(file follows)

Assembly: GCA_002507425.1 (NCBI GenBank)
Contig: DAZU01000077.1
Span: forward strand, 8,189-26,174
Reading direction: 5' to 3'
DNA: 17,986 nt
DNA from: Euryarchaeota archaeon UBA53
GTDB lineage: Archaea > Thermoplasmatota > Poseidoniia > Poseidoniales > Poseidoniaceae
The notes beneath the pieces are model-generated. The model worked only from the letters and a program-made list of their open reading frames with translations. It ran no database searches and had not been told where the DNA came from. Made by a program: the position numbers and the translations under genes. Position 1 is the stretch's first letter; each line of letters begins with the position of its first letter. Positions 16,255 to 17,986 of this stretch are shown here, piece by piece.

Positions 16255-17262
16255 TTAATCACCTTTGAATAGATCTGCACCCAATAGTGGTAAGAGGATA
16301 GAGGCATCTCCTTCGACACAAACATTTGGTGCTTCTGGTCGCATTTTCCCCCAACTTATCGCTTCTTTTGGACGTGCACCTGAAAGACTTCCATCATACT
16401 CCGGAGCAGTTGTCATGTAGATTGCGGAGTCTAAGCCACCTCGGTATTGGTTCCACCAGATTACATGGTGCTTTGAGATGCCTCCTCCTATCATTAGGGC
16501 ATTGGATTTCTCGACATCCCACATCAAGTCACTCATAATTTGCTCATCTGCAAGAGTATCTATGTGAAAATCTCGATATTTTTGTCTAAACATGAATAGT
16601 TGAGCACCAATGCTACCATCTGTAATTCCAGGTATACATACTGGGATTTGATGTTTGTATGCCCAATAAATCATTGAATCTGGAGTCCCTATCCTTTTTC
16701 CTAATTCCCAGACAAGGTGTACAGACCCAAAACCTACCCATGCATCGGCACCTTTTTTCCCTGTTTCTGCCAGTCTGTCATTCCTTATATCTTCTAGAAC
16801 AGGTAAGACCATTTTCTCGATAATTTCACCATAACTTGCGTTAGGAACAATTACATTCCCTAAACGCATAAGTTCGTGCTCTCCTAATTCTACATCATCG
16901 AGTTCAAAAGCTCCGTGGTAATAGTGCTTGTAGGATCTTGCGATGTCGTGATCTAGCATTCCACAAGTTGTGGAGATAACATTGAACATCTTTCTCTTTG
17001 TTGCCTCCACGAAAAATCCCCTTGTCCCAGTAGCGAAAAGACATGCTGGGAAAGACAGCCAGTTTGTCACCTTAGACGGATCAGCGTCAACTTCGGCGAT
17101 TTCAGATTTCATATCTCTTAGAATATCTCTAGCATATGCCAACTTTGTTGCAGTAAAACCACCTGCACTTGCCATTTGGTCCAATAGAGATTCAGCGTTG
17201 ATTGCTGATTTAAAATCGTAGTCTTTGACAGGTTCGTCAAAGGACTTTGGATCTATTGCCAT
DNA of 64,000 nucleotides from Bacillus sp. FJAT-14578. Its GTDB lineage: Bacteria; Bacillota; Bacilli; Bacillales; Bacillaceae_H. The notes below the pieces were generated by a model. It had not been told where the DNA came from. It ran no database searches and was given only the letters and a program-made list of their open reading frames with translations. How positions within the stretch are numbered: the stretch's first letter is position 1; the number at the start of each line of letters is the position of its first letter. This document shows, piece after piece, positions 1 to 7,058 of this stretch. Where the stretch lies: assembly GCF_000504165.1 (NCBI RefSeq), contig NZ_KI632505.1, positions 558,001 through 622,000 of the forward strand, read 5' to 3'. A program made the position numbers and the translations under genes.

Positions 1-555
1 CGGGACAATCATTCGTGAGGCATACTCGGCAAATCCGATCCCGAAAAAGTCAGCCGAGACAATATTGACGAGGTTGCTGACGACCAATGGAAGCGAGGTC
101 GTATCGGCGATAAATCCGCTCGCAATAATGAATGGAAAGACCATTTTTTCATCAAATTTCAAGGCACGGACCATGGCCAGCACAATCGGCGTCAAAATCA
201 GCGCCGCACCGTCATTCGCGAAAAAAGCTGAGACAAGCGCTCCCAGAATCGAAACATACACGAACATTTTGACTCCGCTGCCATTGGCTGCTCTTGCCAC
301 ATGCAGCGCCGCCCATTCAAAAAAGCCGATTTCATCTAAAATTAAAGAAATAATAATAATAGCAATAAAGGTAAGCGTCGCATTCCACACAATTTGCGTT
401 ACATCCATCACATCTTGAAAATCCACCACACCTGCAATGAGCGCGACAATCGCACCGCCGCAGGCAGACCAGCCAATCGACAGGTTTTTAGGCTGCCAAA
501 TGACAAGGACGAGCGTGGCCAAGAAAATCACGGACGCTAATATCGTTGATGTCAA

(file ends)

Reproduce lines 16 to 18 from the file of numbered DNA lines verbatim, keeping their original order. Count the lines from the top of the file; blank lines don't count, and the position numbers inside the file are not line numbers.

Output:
16801 AGGTAAGACCATTTTCTCGATAATTTCACCATAACTTGCGTTAGGAACAATTACATTCCCTAAACGCATAAGTTCGTGCTCTCCTAATTCTACATCATCG
16901 AGTTCAAAAGCTCCGTGGTAATAGTGCTTGTAGGATCTTGCGATGTCGTGATCTAGCATTCCACAAGTTGTGGAGATAACATTGAACATCTTTCTCTTTG
17001 TTGCCTCCACGAAAAATCCCCTTGTCCCAGTAGCGAAAAGACATGCTGGGAAAGACAGCCAGTTTGTCACCTTAGACGGATCAGCGTCAACTTCGGCGAT